Mary Ann’s Story

In 1994 a friend of mine read the back of a book on ADD and thought, “this sounds just like Mary Ann.” When she mentioned it to me, the description at that time didn’t resonate with me. This may have been due to being in the final stages of a two and a half year severe depression that essentially defined my college experience(and plagued me on and off for the next seven years). I was much more concerned with not committing suicide then with whether or not I was skilled at detailed work. After many therapy sessions and finding an anti-depressant that works wonders for me, about three or four years ago, I began to understand that I had, had always had Attention Deficit Disorder.

What did my school experience look like? Academically, my grades were unpredictable, though in general I excelled at languages and struggled through math. Any homework that took quiet reading, like history, was excruciating. I became bored extremely easily. It never occurred to me to voice my frustrations. I felt perpetually overwhelmed with little to no ability to fix the situation. I felt stupid and just wished I would catch up with the “smart kids.”

Unlike many other ADD people, I don’t feel that I entertained myself very well. I watched too much television and most often preferred the company of others to remaining solitary. I had very little patience for reading though in later years that has changed somewhat. I am an avid fiction reader, but still can’t finish a newspaper article.

From day one of my life, I’ve been drawn to music but didn’t have the patience to practice. I tried clarinet and drums with no success. I was always drawn to piano but for whatever reason, it didn’t occur to >me to ask for lessons. Throughout nearly all of my educational life, I experienced the immense frustration of being drawn to or becoming
friends with the, “smart kids” but only occasionally having the grades to join them in their honors classes. I just didn’t have the patience to focus or study except in the occasional class that completely excited me like my high school latin class or college english classes- in those I often received the best grade and/or received wonderful praise from the teacher.

Throughout all of this academic life, I suffered a horrible self-esteem. I am 33 years old and have never had a genuine long term relationship, though I’ve had a smattering of experience here and there with men and women. Add to this picture too that from the age of 5 – 15 I was very overweight. I did manage though to lose 70 pounds during my freshman year of high school (here, here for that occasional hyper-focusing), which in all honesty made me a very attractive young woman with absolutely no idea how to handle any kind of romantic attention. Though I remained thin throughout high school and most of college, the image of the tall ugly fat girl remains and too often haunts me to this day. To make a long weight gain/loss short, I exercise regularly and am about 30 pounds overweight, not horrible but not great.

My job history mirrors the experiences of so many others in the ADD stories which I’ve read. In the 12 years since finishing college I’ve probably had 15 different jobs. Fired from some, left others before I was fired. It’s often the same story: I am very well-like but I just don’t get the work done to anyone’s satisfaction – actually, most often I hate the work.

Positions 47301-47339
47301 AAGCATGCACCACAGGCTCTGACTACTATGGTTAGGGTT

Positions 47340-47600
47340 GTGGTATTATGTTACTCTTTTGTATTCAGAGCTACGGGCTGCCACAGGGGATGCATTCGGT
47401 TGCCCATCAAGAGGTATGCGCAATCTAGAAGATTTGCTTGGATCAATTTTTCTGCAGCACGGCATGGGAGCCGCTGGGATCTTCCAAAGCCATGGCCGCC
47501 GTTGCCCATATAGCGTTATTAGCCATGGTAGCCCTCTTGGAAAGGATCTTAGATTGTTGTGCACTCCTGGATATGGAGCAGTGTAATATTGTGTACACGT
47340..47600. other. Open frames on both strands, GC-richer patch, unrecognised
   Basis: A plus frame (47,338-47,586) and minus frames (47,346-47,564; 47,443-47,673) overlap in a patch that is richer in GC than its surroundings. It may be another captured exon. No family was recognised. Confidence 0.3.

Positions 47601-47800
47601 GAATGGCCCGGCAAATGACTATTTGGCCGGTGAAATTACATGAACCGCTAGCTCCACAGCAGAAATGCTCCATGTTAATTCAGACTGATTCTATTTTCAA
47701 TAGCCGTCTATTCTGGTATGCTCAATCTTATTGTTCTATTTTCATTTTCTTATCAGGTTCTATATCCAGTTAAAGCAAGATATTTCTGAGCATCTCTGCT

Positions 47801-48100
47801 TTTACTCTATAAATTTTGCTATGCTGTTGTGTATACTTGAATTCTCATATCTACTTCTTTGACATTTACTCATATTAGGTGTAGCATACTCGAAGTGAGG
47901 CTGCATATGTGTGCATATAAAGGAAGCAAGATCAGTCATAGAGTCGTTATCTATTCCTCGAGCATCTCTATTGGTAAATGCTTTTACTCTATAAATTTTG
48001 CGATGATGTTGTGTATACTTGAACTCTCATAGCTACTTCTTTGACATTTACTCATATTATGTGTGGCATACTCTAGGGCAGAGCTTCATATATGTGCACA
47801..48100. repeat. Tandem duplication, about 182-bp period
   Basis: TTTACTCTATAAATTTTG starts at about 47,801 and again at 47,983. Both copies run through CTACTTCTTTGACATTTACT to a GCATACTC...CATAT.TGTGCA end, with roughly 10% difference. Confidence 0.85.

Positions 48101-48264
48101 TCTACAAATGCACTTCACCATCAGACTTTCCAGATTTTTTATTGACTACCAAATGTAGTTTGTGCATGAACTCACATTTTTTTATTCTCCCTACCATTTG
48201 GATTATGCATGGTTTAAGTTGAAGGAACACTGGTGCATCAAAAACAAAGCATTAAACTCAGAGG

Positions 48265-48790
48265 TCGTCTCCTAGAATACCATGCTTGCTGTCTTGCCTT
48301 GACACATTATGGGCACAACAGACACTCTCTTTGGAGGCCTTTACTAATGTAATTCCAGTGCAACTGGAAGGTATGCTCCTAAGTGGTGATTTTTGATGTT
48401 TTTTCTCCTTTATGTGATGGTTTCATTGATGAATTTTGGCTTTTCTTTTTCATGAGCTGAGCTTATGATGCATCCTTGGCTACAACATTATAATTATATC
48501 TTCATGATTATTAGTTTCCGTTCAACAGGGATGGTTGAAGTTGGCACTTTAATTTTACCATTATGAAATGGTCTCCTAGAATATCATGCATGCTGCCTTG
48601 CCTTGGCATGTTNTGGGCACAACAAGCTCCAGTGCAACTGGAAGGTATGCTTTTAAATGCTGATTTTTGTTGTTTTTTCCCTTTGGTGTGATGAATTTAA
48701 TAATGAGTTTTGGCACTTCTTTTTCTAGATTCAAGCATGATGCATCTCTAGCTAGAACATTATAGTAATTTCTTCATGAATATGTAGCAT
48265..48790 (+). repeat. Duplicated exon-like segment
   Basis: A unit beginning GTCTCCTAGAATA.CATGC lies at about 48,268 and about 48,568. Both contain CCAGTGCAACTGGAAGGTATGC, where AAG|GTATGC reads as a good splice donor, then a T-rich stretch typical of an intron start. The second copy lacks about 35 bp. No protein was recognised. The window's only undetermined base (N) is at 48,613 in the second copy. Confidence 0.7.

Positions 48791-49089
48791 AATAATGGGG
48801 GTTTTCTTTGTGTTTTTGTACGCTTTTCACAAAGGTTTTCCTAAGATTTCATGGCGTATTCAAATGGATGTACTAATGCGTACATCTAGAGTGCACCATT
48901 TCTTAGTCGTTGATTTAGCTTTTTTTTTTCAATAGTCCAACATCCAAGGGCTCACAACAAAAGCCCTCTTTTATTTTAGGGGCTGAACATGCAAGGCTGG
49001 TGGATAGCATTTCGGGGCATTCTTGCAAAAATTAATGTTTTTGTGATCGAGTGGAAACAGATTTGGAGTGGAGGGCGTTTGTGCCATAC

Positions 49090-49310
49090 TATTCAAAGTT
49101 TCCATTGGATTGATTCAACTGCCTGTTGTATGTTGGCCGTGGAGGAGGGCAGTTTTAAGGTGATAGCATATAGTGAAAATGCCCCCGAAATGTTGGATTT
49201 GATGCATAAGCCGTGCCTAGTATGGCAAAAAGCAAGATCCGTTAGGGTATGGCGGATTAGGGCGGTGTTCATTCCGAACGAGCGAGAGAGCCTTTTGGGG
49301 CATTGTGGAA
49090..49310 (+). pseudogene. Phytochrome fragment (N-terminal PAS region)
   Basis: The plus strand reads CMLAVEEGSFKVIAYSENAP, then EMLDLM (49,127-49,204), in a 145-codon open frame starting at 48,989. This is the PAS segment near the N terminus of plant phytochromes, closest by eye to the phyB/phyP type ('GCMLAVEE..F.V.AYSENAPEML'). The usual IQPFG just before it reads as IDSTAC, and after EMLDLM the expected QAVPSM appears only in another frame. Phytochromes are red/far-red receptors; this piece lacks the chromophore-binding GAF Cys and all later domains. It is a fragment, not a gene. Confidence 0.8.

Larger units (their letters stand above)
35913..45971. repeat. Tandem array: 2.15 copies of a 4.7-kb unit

Over the past few years, Ive made the exciting and difficult realization that I am in all ways meant for a life on the stage. I sing extremely well and have natural stage presence. I have performed on and off since I was 15 years old. I am my truest self on stage acting and especially singing. Though this is priceless knowledge, except in the rarest of cases it doesn’t pay the bills. I work at a music school where I have also been studying voice and piano for a number of years (at a discount!). I sit too long at my desk and have too much busy work, but the environment alone, for the time being, satisfies me.

Do I have any sage advice? Get a good therapist, get the right medications, be patient, be forgiving, be tenacious. Taking up piano at 26 has taught this; first and foremost, it’s never too late. If you’re afraid or feel it’s insane to begin something so difficult after childhood, just remember, you will die one day. Wouldn’t your rather have tried? I have come close to giving up piano a number of times – I found it immensely difficult to practice on a regular basis. My love of music always brought me back though. I have gone for long periods of no study due to lack of money; however, at some point in the last few months, I acquired enough musical knowledge and more importantly learned enough about my needs when I study (finding a teacher with whom I can be frank about my ADD needs and challenges, frequent breaks when practicing, dancing and jumping around every so often to adrenalize myself), that doing the regular practice that piano (and vocal study) necessarily requires isn’t as hard as it used to be.

The scales have gently tipped in the direction of challenging, enjoyable work rather then unfocused drudgery. It’s far from perfect. I dream of losing myself in 2-3 hours of musical study, but I accept that my maximum time, until I figure out better, is about 45 minutes of focused work. I have no grand plan for what kind of performer I want to be. I am excited by whatever is in front of me, so much so that I have lost a great amount of trust in my instincts regarding what TRULY excites me in the long run – On any given day, I want to do opera!…I want to be on Saturday Night Live!…I want to be in an a capella ensemble!… I must be on Broadway and the London stage!!, etc. I would give away many things in order to find the peace of mind that I imagine sustained focus can give.

I hope this is of use to some of you. I\’ve enjoyed writing it.